shape that looks like an eye and surfaces to the top of the water (the yolk sinks to the
bottom), then mal de ojo is present. Another indicator is when the egg, not shaped as
an eye, contains blood. The glass of water with the egg in it is then placed under the
child’s bed (some curanderos suggest placing it underneath where the head is
positioned for sleep). Treatment ends the following morning when the glass is removed
and the contents buried.
Susto, a second ailment referred to as fright, results in loss of soul as seen in
those who have faced traumatic experiences. The symptoms commonly observed are
similar to those in post traumatic stress disorder (PTSD) and depression: being on
edge, keyed-up, fatigue, panic, restlessness, change in appetite, anhedonia, bodily
complaints, weight gain or loss, withdrawal, fear, and lack of interest. If an adolescent is
suffering from susto, then a three day treatment must begin immediately because more
complicated symptoms can develop if left untreated. It is recommended that the three-
day treatment take place on Wednesday’s, Thursday’s and Friday’s.
Day one consists of changing the adolescent’s linens at bedtime, and with a
knife, the curandero blesses the empty bed. The adolescent first lays face-down in the
bed, arms at the sides, and the body is swept with cenizo (sage) while the Apostle’s
Creed is recited. Holy Water is then swept over the bodily joints. Once this procedure is
completed the adolescent turns on to his or her back, and the procedure is repeated. In
addition to sweeping and blessing the bodily joints with Holy Water, the forehead must
also be swept. The curandero then recites the Lords prayer while placing his or her Curanderismo 9
hands on the client’s head and blowing air onto the face. The curandero then whispers
to the client (three times) for his or her spirit to return to the body. Day one ends with the
client drinking a hot cup of anis (aniseed) tea and forming cenizo into a cross that is
then placed underneath the adolescent’s pillow for the night. Day two begins with the
adolescent removing the cenizo from under the pillow and taking it to bury near an
intersection where two roads form a cross. Days two and three involve repeating the
process of drinking tea, making a cross out of cenizo and placing it under the pillow, and
removing it each morning to be buried.
Assessment Considerations and Procedures
Nontraditional medical and mental health practices that are not part of the
dominant cultural norm can easily be misinterpreted either as abuse, neglect, or a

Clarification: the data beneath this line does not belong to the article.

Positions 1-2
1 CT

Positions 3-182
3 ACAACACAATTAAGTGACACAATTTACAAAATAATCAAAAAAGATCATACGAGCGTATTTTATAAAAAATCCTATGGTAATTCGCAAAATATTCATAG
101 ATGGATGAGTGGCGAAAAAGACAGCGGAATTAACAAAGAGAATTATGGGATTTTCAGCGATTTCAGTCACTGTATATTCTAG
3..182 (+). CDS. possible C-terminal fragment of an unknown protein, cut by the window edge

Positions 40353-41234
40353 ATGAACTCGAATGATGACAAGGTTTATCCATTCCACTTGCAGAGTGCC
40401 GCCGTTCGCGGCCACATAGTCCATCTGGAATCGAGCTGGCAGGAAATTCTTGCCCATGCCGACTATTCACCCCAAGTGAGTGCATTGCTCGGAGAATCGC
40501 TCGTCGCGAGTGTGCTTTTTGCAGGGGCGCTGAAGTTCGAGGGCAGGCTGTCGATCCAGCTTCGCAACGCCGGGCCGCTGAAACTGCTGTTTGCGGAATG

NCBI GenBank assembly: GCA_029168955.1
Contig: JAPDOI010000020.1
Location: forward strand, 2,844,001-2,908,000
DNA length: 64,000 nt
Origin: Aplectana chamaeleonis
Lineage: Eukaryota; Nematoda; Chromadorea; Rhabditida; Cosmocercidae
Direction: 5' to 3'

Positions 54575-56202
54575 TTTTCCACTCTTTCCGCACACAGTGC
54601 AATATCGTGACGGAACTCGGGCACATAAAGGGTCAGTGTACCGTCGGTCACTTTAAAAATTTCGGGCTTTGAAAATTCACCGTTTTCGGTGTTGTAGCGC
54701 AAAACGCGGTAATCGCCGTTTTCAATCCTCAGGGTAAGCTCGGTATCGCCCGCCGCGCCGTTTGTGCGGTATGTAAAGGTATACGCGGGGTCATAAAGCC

combination of the two (McIntyre & Silva, 1992). Albeit, similarities and differences exist
within and between cultural groups, it is important to account for how students’ cultural
practices, language and worldviews could influence abuse and neglect allegations.
Professional school counselors are in a position to educate school officials about the
differences between curanderismo and abuse and or neglect (Reid, 1984). The ASCA
National Model, cultural awareness and professional development workshops can
provide useful information when assessing second-hand allegations. If assessing
allegations is warranted then the assessment and informed consent must by conveyed
to students and their families (Lambie, 2005). Appropriate forms may need to be
translated into Spanish and included in school resources such as student agendas,
school [counseling] newsletters and open-house notifications. Curanderismo 10
American School Counselor Association (ASCA) National Model
It is essential to promote the ASCA (2005) National Model to principals, teachers,
students, staff, and community stakeholders as one uniform method for addressing
questionable allegations. This comprehensive and developmental school counseling
model is a curriculum for enhancing student performance, and in the case of abuse and
neglect, traditional folk healing activities can be infused into the curriculum. Cultural folk
healing activities, for example, can be infused into classroom guidance activities,
responsive services, system support, and the advisory council (ASCA, 2005). An
example of classroom guidance activities for students can be found in the El Alma de la
Raza project outlined in Goals 2000-Partnerships for Educating Colorado Students in
grades 9-12 (Liñan, 2000). The Raza project’s curanderismo activities can also be
modified for use with school officials in in-service workshops (system support).
Responsive services, on the other hand, must include procedures specifically
designed for assessing and reporting questionable second-hand allegations.
Procedures addressing assessment of questionable allegations should be implemented
school-wide to rule out physical, emotional, cognitive and behavioral symptoms
(Lambie, 2005). In addition to ruling out symptoms, a series of workshops (system
support) that cover abuse, neglect, cultural practices, and federal, state and local laws
[and forms] for teachers, staff, and administrators must be conducted (McIntyre & Silva,
1992). School officials should also consider including local curanderos, [extended]
family, peers and community stakeholders so that they can contribute to the decision-
making process and reporting procedures. These stakeholders should be recruited to
serve on a school’s advisory council to offer information about curanderismo practices